Take the 2-minute tour ×
MathOverflow is a question and answer site for professional mathematicians. It's 100% free, no registration required.

Let $M=\mathbb{R}^n/G$ be a closed flat manifold, and let $F\to M \to N$ be a locally trivial submersion, where $F$ and $N$ are closed manifolds.

My question is simple: are $F$ and $N$ homeomorphic to flat manifolds?

This question seems quite natural to me, and I would expect the answer to this fact to be well known.

Any reference will be welcome. Thank you in advance.

share|improve this question
    
They are clearly homotopy equivalent to flat manifolds, so they are also homonorphic to flat manifolds by Farrel and Hsiang (or Farrel and Jones if you like). This probably also works smoothly but would require more work. –  Misha Jan 31 '13 at 19:23
    
Misha, why is the base $N$ aspherical, eg why does it have a trivial $\pi_2$? –  Igor Belegradek Jan 31 '13 at 19:33
    
Igor, you are right, it is unclear: I was thinking about fibrations with aspherical fiber/base. On the other hand, I do not know any examples of finite-dimensional bundles with contractible total space ond non-contractible fiber/base. Farrel had some old papers on this which I would have to look up. –  Misha Jan 31 '13 at 20:32
    
Misha, isn't it false is the smooth category? even if F is zero dimensional? –  Ben Wieland Feb 1 '13 at 4:20
add comment

2 Answers

So, the question was answered by Alexander Lytchak. I am writing down the answer for the sake of completeness.

Consider the fibration between the universal covers $F'\to\tilde{M}\to \tilde{N}$. $\tilde{M}$ is contractible and $\tilde{N}$ is simply connected, thus we can apply the Serre spectral sequence with integral coefficients, and from it we obtain that $F'$ and $\tilde{N}$ are contractible. In fact, if $H^*(F')$ has cohomological dimension $a$, and $H^*(\tilde{N})$ has cohomological dimension $b$, then $H^*(\tilde{M})$ would have cohomological dimension $a+b$ and this has to be $0$.

Then $N$ is acyclic, and from the exact sequence in homotopy so is $F$. Moreover we have and exact sequence

$$ 1\to\pi_1(F)\to \pi_1(M)\to \pi_1(N)\to 1$$

where $\pi_1(M)$ is a Bieberbach group, i.e. a torsion free group with a finite index normal abelian subgroup. As for $\pi_1(F)$, a subgroup of a Bieberbach group is again a Bieberbach group and therefore $F$ is homeomorphic to a flat manifold.

As for $N$, one can prove that there exists a normal abelian subgroup of $\pi_1(N)$ of finite index. Moreover, $\pi_1(N)$ is torsion free, since otherwise there would be a finite cyclic subgroup acting on the contractible manifold $\tilde{N}$ without fixed points. This is not possible, and therefore $\pi_1(N)$ is a Bieberbach group. Again, this implies that $N$ is a Bieberbach manifold.

share|improve this answer
    
Marco, do you understand Lytchak's proof? I do not, at several places. Say, why is $\tilde M$ contactible? I assume it is the pullback of $M$ under universal cover of $N$, eg if $M=N\times S^1$, then $\tilde M$ is not contractible. Of course, one can precompose with universal cover but then the fiver $F^\prime$ seems non-connected. I do not understand teh second paragraph either. –  Igor Belegradek Jan 31 '13 at 23:06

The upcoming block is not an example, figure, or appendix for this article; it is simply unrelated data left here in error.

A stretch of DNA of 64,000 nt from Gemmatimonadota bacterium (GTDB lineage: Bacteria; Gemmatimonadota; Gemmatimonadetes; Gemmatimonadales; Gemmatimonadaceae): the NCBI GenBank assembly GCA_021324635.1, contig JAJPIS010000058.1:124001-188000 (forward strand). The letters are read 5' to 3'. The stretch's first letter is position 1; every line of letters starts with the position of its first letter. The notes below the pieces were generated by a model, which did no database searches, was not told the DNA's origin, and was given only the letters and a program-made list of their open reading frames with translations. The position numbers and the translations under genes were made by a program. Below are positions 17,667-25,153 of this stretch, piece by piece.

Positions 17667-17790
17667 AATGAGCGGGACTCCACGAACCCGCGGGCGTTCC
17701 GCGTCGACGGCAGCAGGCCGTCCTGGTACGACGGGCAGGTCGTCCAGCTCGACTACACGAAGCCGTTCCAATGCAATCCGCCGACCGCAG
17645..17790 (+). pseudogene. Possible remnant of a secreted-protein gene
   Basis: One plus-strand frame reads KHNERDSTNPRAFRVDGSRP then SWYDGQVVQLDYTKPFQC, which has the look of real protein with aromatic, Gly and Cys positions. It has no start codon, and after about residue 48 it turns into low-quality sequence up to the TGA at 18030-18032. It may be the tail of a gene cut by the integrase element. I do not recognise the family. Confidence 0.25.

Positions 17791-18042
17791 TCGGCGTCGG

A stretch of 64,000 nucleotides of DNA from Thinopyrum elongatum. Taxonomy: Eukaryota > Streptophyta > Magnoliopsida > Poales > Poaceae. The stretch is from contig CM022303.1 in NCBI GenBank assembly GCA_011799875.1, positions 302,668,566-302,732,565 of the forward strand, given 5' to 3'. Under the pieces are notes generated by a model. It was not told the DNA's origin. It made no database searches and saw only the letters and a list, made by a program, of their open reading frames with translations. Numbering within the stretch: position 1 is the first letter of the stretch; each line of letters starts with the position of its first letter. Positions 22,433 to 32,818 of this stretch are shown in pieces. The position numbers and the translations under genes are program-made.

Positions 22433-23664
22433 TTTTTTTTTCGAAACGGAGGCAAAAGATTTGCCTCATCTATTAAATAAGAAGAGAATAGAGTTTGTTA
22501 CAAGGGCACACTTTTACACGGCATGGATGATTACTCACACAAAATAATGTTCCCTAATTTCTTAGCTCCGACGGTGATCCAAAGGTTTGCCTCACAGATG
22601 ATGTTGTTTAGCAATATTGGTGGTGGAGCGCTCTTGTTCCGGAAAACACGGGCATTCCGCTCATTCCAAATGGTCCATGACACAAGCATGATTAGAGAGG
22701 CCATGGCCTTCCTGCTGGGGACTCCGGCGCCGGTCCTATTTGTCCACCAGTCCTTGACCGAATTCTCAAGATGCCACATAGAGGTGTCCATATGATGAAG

Igor: As you say, you precompose the pullback with the universal cover. By the exact sequence in homotopy the fiber F′ is connected. What is not working in the second paragraph? –  Marco Radeschi Feb 1 '13 at 8:58
    
Marco: I agree that $F^\prime$ is connected, but am confused on the spectral sequence argument. There exist fiber bundles with contractible total space and simply-connected non-acyclic base, eg the universal $G$-bundle $G\to EG\to BG$ of a compact connected Lie group $G$. The only difference with the example at hand is that $BG$ has infinite cohomological dimension. How would Lytchak's argument fail for this fiber bundle? –  Igor Belegradek Feb 1 '13 at 13:18
1  
The point is: if $H^a(\tilde{N})$ is the highest nonzero cohomology group of $\tilde{N}$, and $H^b(F')$ the highest cohomology group of $F'$, then in the second page of the spectral sequence the term $E_2^{a,b}$ is nonzero, and no nonzero differentials land on it, or leave it. For this fact to be true it is important that both cohomologies of $F'$ and $\tilde{N}$ have only a finite number of nonzero cohomology group, so this passage does not apply in the situations you described. It follows that $E^{a,b}_2$ survives to the infinity page, and in particular $H^{a+b}(\tilde{M})\neq 0$. –  Marco Radeschi Feb 1 '13 at 13:49
add comment

If the submersion is Riemannian, the answer is yes for $N$: Any Riemannian submersion with complete flat total space and compact base must have a flat base space. This was proved by Luis Guijarro and Peter Petersen in Annales Scientifiques de l’École Normale Supérieure Volume 30, Issue 5, 1997, Pages 595–603.

However, this uses more hypotheses than you have (and gets a stronger result than you wish for).

share|improve this answer
add comment

Your Answer

 
discard

By posting your answer, you agree to the privacy policy and terms of service.

Not the answer you're looking for? Browse other questions tagged or ask your own question.